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December 5th - Adam Smith

Hey guys, my name is Adam Smith and I am a Sophomore at UK studying Elementary Education. Here at the BCM I am a part of the evangelism leadership team, and I have been charged with giving today's advent devotional. In today's devotional I will be using ESV for my bible translation.


As you may have figured from the past days, we are looking at the old testament prophecy and how it relates to Jesus in the new testament. Today we will be looking at how Jesus is the better Adam. This is seen in Genesis 3:17-19. For context, this is right after Adam and Eve ate from the Tree of Knowledge of Good and Evil, and God came down to the garden to ask what is going on. In the old testament passage, God is talking directly to Adam and he is telling him the punishment for eating of the tree.


“And to Adam he said, “Because you have listened to the voice of your wife and have eaten of the tree of which I commanded you, ‘You shall not eat of it,’ cursed is the ground because of you; in pain you shall eat of it all the days of your life; thorns and thistles it shall bring forth for you; and you shall eat the plants of the field. By the sweat of your face you shall eat bread, till you return to the ground, for out of it you were taken; for you are dust, and to dust you shall return.””


Genesis 3:17-19 ESV


Through this, we see that the first sin came through Adam, not Eve. Eve ate from the tree after being deceived by Satan, but Adam ate from it knowing full well God told him not to. If we look back at the passage above, God says “...because of you”, as we can see, Sin entered the world through Adam’s sin, not Eve’s. Why does this matter? In Genesis 2:17, we see that God gives Adam the punishment for when he would eat from the tree “but of the tree of the knowledge of good and evil you shall not eat, for in the day that you eat of it you shall surely die.” Genesis 2:17 ESV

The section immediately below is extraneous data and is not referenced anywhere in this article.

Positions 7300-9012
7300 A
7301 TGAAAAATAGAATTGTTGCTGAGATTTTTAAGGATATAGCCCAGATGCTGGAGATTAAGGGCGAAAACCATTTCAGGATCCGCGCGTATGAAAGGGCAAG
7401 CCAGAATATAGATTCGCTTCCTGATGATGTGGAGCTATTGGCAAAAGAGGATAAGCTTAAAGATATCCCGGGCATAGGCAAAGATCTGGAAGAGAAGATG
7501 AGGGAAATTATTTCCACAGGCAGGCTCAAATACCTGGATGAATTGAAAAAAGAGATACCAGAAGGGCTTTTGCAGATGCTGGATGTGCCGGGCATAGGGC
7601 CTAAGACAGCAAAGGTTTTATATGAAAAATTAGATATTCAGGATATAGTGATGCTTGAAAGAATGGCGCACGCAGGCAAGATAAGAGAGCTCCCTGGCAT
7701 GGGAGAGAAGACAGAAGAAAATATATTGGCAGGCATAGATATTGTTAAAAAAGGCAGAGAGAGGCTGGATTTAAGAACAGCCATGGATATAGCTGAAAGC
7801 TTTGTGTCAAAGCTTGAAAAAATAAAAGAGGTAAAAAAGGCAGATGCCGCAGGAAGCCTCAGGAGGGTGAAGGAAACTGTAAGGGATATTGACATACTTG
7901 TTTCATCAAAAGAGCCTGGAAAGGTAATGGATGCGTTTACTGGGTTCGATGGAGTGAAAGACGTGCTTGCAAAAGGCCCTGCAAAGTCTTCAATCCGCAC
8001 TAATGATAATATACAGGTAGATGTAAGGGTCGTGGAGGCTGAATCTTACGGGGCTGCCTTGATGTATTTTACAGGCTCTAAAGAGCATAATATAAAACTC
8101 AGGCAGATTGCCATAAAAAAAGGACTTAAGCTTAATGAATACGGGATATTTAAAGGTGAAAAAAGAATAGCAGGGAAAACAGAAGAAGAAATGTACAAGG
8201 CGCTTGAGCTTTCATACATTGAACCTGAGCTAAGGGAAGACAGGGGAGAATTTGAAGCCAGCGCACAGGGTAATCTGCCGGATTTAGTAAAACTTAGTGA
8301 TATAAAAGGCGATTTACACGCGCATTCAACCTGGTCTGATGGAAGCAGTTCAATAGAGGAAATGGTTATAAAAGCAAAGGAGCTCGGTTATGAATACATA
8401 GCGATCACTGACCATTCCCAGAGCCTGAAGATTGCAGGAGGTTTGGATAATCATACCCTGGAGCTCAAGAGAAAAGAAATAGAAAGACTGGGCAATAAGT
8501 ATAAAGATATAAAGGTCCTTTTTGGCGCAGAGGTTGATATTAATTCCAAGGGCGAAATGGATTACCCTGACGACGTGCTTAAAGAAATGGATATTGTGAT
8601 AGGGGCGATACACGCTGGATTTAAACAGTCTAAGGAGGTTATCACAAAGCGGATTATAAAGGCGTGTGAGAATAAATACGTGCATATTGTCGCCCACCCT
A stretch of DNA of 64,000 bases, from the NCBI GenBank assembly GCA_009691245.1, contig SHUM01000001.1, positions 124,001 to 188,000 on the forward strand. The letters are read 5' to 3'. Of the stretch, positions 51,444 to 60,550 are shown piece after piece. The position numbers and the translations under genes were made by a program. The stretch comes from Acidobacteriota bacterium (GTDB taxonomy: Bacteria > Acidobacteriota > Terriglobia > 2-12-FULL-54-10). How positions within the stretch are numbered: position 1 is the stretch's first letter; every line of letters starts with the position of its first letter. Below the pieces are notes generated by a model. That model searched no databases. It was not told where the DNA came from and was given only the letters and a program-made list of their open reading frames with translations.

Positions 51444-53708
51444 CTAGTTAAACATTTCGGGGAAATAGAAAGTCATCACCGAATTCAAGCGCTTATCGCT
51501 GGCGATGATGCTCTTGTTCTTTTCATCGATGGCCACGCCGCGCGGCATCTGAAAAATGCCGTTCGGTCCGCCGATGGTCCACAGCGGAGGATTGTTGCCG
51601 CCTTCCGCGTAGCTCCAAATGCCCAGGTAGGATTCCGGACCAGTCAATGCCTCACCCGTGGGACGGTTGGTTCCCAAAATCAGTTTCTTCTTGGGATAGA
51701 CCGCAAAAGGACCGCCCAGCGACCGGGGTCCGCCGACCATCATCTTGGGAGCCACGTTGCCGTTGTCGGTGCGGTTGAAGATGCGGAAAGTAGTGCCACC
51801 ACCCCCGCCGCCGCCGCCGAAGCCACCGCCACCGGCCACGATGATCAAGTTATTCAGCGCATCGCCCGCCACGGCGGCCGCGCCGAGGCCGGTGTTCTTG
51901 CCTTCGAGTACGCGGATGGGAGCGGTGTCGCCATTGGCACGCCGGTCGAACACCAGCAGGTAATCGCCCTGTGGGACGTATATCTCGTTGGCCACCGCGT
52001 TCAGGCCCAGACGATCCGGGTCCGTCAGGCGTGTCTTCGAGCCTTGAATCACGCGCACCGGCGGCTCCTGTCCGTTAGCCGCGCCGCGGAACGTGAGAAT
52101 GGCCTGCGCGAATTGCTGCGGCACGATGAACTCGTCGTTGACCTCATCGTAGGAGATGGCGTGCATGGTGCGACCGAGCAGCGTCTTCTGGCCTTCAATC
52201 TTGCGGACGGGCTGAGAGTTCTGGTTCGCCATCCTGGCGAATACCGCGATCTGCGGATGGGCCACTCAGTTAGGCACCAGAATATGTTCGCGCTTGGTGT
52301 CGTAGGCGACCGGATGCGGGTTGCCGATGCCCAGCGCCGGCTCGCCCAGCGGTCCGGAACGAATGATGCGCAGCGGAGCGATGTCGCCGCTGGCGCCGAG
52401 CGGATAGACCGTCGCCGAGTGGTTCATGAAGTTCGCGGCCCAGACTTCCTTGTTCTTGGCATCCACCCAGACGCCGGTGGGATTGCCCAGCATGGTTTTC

God gave Adam the consequence for eating the apple beforehand to show the power this action would have. When Adam ate the apple, death entered the world as well. Death is eternal separation from God, and nothing we can do can bring us back to him. But God in his infinite mercy, didn’t want this, he wanted us to be with him. How was this to be done? In Romans 5:12-14, Paul gives us the answer.


“Therefore, just as sin came into the world through one man, and death through sin, and so death spread to all men because all sinned— for sin indeed was in the world before the law was given, but sin is not counted where there is no law. Yet death reigned from Adam to Moses, even over those whose sinning was not like the transgression of Adam, who was a type of the one who was to come.” Romans 5:12-14 ESV


Sin entered through Adam when he ate of the apple, and death ran rampant throughout the world. From Adam till Moses, sin was not stopped and continued to grow in the people. Then came the Law from God, through Moses, but it failed in stopping sin. Rather, it pointed towards the need of something greater that was able to defeat the power of sin, Jesus. It was in God's plan to send Jesus to sacrifice himself for the people that continued to sin against him again and again. Jesus, who lived a sinless and perfect life in a sinful world, put himself down in full obedience to God to die for you and me. In this so that we may have eternal life for anyone who believes in him.


So how does this relate back to Adam? In the second part of the verse, Paul calls Adam a “type of the one who was to come''. Paul compares Jesus to Adam because they are similar in a way, both born perfect, both given consequences of death. While Adam’s death brought about sin, Jesus’ death brought about salvation and a means to once again be with God. Jesus is the better Adam, because he took the punishment of death that came into the world through Adam. The sin in our lives, caused by Adam’s disobedience, is canceled out through Christ’s sacrifice and we are made whole once again.


So this Christmas season, reflect on the birth of Jesus, the purpose behind his upbringing. That God sent his one and only son down to die for our sins on a cross that he didn’t deserve, and to be resurrected three days later showing the power he has over sin and death. Now, though God’s mercy, we are able to be with him again. Take some time today to pray and reflect on the need for a Savior.


Reflection Questions

  1. 1)  Why is it important that we know that sin entered the world through Adam and that we all have sin?

  2. 2)  Like Adam and Eve, who or what in our lives are pulling us towards temptation?

  3. 3)  In our own lives, how are we denying God’s commands? (Like Adam eating from the

  4. 4)  How did the Law, seen in the Old Testament, point towards the coming of Jesus?

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